The Argentine citrus season continues to suffer as a result of the climatic conditions that are affecting the country.
According to José Carbonell, president of Federcitrus, the campaign is still delayed.
“It’s still raining, both in the NOA (Argentine Northwest) and in the Argentine NEA (Argentine Northeast). At this time the harvest is paralyzed because we had five days in a row of rain, which ended two days ago and still can not enter the fields,” he explained.
“We are going at a very low level of progress in relation to the time,” he said.
He added that the Northern Hemisphere carried out abundant campaigns, keeping the market well supplied.
“The U.S., Spain, Turkey have had important harvests in the Northern Hemisphere and markets are a bit repressed.”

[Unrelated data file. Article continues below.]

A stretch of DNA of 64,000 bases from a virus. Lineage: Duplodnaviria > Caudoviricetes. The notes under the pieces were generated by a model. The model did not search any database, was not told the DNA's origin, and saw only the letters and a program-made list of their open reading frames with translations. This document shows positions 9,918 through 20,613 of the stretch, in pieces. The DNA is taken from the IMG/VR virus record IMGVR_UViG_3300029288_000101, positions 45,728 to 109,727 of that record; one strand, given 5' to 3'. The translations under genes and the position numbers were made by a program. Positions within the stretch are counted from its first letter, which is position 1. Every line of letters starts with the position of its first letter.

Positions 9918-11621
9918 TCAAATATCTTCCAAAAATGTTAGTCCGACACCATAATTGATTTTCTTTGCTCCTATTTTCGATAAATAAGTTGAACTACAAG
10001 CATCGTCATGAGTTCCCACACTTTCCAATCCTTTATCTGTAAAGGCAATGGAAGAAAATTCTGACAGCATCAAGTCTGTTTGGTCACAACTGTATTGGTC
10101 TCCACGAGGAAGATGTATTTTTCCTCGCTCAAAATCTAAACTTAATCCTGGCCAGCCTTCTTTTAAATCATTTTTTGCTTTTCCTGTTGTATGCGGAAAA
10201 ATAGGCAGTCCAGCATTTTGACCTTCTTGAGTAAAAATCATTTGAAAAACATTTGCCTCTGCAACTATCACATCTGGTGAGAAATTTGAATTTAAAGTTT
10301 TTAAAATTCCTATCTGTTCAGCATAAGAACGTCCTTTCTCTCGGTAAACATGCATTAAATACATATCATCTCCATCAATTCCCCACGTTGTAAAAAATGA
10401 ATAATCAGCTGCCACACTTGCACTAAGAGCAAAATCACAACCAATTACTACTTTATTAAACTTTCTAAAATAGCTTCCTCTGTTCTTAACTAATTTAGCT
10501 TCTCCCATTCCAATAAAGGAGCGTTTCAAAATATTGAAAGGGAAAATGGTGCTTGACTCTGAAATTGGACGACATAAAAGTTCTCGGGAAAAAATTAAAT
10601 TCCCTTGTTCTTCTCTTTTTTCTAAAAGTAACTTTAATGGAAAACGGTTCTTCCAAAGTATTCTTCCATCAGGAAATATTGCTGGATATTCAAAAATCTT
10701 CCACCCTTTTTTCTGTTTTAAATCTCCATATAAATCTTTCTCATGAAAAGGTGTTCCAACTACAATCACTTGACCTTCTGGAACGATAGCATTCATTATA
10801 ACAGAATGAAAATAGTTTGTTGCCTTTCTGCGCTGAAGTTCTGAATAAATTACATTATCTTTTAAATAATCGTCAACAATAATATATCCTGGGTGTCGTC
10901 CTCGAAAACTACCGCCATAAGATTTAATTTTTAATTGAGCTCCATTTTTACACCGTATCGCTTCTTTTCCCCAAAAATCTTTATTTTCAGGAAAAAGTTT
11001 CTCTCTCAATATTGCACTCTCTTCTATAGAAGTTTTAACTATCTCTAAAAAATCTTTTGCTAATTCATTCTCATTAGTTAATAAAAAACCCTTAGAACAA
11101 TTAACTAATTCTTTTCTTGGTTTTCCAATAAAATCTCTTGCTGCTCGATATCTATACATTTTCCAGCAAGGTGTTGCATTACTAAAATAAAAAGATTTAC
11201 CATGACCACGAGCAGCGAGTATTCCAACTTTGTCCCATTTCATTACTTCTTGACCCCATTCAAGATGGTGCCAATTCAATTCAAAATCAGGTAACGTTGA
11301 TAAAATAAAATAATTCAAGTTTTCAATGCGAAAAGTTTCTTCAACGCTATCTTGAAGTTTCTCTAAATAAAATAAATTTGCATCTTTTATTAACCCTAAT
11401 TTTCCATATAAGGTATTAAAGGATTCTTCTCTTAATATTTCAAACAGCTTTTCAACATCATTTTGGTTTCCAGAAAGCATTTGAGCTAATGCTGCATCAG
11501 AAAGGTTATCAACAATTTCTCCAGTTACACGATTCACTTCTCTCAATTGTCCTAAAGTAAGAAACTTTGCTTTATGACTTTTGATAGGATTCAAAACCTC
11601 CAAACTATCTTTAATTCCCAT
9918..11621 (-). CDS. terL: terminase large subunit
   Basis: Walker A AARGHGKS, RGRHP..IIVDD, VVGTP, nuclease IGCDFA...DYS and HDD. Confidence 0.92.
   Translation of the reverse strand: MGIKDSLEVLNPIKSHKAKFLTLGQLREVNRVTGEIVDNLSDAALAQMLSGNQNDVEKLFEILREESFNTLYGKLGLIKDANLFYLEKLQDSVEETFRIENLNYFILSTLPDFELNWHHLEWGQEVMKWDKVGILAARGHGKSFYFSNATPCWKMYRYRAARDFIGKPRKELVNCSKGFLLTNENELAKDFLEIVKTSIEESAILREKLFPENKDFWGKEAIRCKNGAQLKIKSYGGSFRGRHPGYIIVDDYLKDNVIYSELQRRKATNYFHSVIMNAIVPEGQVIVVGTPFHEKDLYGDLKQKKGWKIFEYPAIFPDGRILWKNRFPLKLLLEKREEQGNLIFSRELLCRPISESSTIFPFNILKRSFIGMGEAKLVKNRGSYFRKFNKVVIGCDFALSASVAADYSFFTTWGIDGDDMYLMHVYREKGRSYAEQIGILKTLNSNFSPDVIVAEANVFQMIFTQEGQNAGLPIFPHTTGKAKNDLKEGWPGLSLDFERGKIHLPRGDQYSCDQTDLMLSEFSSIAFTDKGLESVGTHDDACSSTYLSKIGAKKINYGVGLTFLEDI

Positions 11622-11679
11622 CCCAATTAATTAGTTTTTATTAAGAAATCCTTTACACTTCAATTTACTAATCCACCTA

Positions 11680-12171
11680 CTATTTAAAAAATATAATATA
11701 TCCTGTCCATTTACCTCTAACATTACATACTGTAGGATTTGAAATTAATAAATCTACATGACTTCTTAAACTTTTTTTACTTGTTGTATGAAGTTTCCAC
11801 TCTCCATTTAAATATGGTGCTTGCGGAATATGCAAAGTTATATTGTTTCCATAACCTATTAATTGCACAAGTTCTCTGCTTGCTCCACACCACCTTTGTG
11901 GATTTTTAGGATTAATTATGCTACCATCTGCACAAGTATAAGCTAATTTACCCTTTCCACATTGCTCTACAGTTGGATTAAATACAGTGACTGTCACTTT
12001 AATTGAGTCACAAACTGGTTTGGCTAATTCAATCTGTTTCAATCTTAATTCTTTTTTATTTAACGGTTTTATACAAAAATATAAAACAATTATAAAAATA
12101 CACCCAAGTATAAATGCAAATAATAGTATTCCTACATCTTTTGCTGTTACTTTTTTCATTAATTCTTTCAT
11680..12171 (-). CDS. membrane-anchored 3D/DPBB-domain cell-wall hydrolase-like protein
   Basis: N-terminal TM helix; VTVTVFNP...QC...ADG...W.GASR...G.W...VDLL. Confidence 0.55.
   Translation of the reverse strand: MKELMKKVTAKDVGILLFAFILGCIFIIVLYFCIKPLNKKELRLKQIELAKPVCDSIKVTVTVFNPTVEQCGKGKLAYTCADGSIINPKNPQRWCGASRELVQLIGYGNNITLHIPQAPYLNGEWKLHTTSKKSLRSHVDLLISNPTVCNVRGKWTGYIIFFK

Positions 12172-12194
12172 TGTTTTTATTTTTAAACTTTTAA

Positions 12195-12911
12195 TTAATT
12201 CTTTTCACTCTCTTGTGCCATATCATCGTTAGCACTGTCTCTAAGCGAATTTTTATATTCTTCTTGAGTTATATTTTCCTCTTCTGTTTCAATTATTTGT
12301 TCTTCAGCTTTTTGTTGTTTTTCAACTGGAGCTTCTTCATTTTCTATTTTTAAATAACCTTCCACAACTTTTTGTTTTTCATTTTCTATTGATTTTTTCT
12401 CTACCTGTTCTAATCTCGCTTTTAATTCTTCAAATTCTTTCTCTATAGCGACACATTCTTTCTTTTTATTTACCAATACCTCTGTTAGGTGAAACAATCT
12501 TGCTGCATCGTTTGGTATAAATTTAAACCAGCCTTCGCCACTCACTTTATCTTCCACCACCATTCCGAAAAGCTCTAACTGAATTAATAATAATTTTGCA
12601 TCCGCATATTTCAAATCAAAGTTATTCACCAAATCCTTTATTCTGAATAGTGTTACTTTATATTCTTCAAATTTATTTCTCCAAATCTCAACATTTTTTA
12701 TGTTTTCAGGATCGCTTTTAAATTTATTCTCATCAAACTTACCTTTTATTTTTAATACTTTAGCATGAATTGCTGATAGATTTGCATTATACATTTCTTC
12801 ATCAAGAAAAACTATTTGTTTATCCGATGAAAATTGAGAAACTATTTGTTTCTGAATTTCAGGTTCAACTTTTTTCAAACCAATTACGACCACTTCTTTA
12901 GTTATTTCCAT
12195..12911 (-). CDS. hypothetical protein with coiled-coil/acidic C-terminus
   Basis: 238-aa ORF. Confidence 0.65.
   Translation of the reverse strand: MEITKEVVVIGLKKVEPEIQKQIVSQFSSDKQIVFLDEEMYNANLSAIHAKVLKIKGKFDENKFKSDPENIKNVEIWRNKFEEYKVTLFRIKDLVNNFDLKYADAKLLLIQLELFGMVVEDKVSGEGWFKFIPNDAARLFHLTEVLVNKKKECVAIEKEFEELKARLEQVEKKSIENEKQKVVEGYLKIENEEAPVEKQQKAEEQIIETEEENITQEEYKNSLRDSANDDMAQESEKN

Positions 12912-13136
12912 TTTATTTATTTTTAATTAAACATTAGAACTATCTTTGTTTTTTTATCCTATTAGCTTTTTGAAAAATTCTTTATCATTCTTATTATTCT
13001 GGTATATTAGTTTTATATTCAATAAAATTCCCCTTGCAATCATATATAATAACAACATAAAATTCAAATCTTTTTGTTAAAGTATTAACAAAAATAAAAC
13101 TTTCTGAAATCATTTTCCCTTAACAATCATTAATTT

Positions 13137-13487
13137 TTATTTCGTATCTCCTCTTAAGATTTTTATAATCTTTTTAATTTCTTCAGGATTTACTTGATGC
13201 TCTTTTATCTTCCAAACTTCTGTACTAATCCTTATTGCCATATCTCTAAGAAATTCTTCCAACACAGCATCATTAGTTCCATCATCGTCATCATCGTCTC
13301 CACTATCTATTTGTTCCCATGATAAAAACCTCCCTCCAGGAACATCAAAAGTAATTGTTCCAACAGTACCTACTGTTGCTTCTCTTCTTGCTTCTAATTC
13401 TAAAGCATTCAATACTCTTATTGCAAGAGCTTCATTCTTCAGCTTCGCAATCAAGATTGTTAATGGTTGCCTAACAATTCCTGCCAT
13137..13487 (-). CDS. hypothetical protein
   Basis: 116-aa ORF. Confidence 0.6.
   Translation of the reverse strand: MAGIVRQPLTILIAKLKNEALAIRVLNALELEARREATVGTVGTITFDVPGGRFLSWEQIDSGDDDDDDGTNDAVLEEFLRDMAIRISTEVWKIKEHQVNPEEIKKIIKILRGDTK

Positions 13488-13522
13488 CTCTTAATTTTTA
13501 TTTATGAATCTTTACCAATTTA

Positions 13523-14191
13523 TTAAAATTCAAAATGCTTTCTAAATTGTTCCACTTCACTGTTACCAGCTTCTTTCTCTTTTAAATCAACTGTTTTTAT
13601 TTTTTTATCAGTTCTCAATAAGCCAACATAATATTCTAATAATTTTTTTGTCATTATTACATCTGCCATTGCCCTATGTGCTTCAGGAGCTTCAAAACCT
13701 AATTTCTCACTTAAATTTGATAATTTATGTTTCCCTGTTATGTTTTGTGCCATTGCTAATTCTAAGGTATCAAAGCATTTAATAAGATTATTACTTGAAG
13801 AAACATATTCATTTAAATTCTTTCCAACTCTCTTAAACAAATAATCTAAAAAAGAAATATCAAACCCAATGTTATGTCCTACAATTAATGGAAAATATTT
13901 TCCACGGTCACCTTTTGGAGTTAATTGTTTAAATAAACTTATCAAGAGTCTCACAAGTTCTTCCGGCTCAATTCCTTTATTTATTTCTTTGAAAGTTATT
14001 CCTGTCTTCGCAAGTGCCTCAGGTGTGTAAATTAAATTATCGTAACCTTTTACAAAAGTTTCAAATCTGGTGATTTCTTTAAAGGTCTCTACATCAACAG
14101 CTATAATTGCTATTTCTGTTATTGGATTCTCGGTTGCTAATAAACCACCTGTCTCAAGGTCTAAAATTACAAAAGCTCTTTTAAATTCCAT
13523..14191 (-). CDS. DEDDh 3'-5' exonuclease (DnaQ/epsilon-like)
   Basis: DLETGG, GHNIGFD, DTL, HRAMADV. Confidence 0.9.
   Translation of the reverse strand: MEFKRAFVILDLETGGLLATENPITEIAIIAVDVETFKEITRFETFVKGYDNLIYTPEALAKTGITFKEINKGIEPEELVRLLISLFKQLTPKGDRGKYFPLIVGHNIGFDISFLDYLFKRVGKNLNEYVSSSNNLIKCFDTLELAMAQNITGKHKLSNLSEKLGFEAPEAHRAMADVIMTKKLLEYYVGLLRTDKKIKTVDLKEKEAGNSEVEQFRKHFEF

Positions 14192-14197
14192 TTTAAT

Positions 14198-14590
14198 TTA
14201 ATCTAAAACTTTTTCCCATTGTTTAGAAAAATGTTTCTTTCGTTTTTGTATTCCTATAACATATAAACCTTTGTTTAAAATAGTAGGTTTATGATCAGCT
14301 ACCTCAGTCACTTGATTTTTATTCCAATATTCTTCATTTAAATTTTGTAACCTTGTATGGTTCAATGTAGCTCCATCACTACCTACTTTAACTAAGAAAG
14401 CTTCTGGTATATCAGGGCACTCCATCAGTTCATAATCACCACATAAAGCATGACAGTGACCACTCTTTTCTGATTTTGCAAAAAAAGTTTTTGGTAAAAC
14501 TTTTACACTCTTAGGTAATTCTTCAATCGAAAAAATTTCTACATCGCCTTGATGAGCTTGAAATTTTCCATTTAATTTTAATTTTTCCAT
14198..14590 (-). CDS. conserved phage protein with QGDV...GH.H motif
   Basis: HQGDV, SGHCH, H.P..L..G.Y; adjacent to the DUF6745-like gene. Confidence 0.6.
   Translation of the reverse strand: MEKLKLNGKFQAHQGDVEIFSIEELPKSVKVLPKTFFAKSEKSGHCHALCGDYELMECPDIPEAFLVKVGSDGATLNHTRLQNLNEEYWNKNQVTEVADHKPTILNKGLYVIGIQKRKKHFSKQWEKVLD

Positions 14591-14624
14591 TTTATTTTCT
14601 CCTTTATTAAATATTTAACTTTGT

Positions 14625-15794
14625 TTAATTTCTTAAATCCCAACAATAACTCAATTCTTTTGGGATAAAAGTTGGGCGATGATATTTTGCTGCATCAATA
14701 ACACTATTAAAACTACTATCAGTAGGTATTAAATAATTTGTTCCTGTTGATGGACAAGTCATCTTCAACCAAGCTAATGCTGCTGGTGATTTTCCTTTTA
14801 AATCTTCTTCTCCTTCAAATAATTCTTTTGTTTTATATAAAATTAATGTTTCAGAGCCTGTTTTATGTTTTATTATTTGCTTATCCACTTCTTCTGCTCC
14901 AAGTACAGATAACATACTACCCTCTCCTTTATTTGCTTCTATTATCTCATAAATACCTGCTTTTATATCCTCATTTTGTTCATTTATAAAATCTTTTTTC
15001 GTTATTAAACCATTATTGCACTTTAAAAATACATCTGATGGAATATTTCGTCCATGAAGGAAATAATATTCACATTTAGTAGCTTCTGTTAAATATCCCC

These circumstances apply for acid citrus as well as sweet citrus.
As for how this situation would affect the processing industry, he pointed out that fruit will be used depending on the demand of the sector.
For the fresh sector, particularly exports, he commented: “Surely there will be smaller volumes because much of the crop can no longer be recovered. The fruit biologically has a period, which, if passed, no longer can meet export quality.”
He also cautioned that frost could further affect these smaller volumes.
LGS sees successful lemon imports
Despite the unfavorable growing conditions that have impacted much of the industry, not all have been affected.
LGS Specialty Sales, Ltd. an importer and distributor of key citrus in the U.S. is one of these outliers. It referred to the success of their Darling Lemons.
“We are proud to continue with our lemon program in Argentina this year,” said Luke Sears, president and founder of LGS.
“We anticipate that consumers and buyers will be delighted with the quality, taste and size of our Argentine lemons.”
“The Argentine season will continue to have value in the U.S. market, as the coastal area of California decreases its production, which will result in better prices for lemons. ”
Meanwhile, the Chilean Navels should arrive in the first week of July, with enough volumes to supply the Northern Hemisphere until autumn.